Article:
What is Buddhism?
Buddhism is a religion and dharma that surrounds diversified beliefs, traditions, and spiritual practices which are in line with the teachings accredited to the Buddha. More than 7% of the world population are followers of Buddhism. The religion’s primary goal is enlightenment which means a state of unconditional and permanent happiness. Buddhism points the believers to the enduring values in this temporary world and provides them with relevant information relating to facts of situations. Buddhists reach the potential of realizing the ultimate objective of enlightenment through their practical understanding of the law cause and effect.
Origin of Buddhism
Buddhism came into existence between the sixth and fourth centuries BCE in Ancient India. From India, it advanced in much of Asia after which it diminished in India at the time of Middle Ages. The roots of Buddhism lied at the time of intellectual ferment as well as the period of socio-cultural change from the early Vedic period. Due to the growth of new ideas in Vedic traditions, Śramaṇa movements grew. The movements later developed to Paccekabuddha and Savaka phases. The latter period was the ultimate stage of the emergence of Buddhism alongside Jainism. The oldest Buddhist texts contain Brahmanical motifs that introduce and explain the idea of a Buddhist.
Buddhism in India
Buddhism began in India through Prince Siddharts Gautama in a kingdom close to the modern-day border of Nepal and India. The followers of Siddharts Gautama started calling him Buddha because of his enlightenment of sitting under a pipal tree, now known as the Bodhi tree. The Early Buddhism is the earliest phase of the religion in Indian Buddhism. The other phases after this are the Sectarian Buddhism, Early and Late Mahayana Buddhism, and Vajrayana Buddhism in respective order.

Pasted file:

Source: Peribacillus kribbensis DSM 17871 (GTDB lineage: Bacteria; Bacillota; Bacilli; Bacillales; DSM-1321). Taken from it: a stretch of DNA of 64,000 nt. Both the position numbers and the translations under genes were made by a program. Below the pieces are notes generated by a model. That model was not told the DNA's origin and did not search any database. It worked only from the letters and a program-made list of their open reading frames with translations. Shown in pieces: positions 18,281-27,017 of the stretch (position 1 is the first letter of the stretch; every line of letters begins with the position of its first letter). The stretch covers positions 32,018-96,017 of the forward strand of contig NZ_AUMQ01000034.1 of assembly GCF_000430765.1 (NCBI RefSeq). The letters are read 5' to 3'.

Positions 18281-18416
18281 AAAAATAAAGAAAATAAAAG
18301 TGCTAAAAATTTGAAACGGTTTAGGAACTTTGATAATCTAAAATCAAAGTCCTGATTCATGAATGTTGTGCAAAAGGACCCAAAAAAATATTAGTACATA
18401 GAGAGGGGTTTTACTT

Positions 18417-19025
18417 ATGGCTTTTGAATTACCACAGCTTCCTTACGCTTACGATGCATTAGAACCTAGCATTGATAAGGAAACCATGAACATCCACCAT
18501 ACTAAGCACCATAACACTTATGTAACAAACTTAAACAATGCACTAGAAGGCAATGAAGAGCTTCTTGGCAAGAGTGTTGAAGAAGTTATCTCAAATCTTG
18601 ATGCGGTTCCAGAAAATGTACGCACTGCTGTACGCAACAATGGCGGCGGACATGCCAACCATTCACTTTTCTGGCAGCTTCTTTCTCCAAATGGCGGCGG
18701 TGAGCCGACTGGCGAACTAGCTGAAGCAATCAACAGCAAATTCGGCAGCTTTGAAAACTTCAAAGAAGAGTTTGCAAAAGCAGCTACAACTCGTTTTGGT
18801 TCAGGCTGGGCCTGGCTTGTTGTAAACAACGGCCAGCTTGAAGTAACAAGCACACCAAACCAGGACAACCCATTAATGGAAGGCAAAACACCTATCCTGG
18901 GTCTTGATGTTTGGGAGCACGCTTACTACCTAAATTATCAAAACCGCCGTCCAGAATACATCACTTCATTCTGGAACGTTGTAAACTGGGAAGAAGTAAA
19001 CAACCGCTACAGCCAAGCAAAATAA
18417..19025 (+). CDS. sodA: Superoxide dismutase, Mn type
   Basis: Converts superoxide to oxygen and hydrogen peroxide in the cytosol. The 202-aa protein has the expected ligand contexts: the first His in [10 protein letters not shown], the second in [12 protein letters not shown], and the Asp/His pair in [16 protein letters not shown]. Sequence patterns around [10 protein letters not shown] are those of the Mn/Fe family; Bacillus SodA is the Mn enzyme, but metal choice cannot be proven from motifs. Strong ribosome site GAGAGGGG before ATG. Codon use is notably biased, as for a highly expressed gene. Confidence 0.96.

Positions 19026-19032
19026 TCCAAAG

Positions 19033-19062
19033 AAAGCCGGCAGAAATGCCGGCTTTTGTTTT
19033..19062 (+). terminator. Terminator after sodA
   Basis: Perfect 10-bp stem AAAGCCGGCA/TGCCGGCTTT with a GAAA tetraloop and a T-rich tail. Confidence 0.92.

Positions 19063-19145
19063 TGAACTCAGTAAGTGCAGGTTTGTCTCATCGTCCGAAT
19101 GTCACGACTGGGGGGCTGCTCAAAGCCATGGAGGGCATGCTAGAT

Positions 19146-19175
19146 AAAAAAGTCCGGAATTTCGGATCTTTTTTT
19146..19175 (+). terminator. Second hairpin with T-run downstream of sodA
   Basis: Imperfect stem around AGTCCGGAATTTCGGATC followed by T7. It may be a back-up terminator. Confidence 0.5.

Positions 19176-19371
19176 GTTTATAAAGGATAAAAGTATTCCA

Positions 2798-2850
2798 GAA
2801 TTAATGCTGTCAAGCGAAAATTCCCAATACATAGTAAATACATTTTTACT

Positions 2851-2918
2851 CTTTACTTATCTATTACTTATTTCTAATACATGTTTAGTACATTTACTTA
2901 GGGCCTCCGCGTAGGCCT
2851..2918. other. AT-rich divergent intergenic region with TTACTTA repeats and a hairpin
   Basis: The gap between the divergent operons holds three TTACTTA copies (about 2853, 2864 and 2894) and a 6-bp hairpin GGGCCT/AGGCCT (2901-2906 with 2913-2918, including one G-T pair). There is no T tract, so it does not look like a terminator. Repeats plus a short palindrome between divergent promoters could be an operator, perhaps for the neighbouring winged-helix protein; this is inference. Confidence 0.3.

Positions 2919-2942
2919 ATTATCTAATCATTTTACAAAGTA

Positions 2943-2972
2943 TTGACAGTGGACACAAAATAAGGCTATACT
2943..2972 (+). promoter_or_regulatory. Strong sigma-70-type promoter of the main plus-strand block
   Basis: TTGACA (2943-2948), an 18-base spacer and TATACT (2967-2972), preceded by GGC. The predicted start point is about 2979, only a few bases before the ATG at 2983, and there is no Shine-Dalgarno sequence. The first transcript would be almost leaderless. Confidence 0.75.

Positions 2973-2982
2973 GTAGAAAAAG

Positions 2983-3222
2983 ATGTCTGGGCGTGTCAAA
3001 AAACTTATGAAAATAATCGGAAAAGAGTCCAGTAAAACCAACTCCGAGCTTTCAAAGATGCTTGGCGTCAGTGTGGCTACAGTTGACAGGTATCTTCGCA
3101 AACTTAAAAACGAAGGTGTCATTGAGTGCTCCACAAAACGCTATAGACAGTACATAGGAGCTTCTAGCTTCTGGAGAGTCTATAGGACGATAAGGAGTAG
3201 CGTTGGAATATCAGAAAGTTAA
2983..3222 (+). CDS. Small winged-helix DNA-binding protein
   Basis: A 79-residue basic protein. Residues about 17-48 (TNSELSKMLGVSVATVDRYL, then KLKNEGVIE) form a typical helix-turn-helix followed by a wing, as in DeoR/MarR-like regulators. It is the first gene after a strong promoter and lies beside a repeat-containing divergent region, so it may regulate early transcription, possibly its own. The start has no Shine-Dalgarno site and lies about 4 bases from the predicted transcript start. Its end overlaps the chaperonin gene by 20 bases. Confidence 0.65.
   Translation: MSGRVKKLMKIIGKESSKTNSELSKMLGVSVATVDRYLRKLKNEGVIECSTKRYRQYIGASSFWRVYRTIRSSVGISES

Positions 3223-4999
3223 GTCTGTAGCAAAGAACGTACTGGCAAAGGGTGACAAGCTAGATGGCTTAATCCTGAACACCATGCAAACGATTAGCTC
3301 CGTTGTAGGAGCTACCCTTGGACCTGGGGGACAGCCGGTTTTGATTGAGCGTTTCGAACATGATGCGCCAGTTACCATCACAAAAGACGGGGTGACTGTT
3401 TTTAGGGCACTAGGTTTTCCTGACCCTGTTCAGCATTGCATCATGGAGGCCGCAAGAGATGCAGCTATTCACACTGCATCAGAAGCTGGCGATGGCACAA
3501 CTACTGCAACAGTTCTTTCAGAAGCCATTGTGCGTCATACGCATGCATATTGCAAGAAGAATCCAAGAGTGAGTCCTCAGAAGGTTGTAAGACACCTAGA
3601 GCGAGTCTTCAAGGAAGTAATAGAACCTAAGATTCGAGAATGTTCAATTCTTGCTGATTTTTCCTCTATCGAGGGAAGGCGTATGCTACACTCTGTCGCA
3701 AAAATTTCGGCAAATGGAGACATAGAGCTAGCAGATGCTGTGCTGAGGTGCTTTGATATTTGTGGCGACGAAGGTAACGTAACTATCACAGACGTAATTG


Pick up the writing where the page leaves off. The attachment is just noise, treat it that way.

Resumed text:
Buddhism is growing in many corners of the world. There is an increasing number of Buddhists’ texts translated to local languages. Buddhism is traditional and familiar in the East but progressive in the West. Some countries such as Bhutan and Cambodia have Buddhism as the state religion, and it receives support from the countries' administrations. However, there are some places, like Pakistan, where the monuments of Buddhists are spots of destruction and violence.
New forms of Buddhism are developing from the modern influence which withdraws from traditional practices and beliefs. A significant number of Buddhism movements developed in the late twentieth century to go against the traditional doctrines of the religion. One such movement is Navayana School that abolish the ideas like a rebirth, nirvana, karma, meditation, renunciation, and samsara among others. Dhammakaya movement in Thailand, Soka Gakkai in Japan, and Won Buddhism in Korea are some of Buddhism's modern day movements.
Buddhists Core Values
Buddhism consists of a variety of traditions but most of them have a common set of foundational beliefs. The central idea of Buddhism is reincarnation, which is the concept of life after death. The core teachings surrounding the central belief include the Four Noble Truths, The Three Universal Truths, and the Noble Eightfold Path.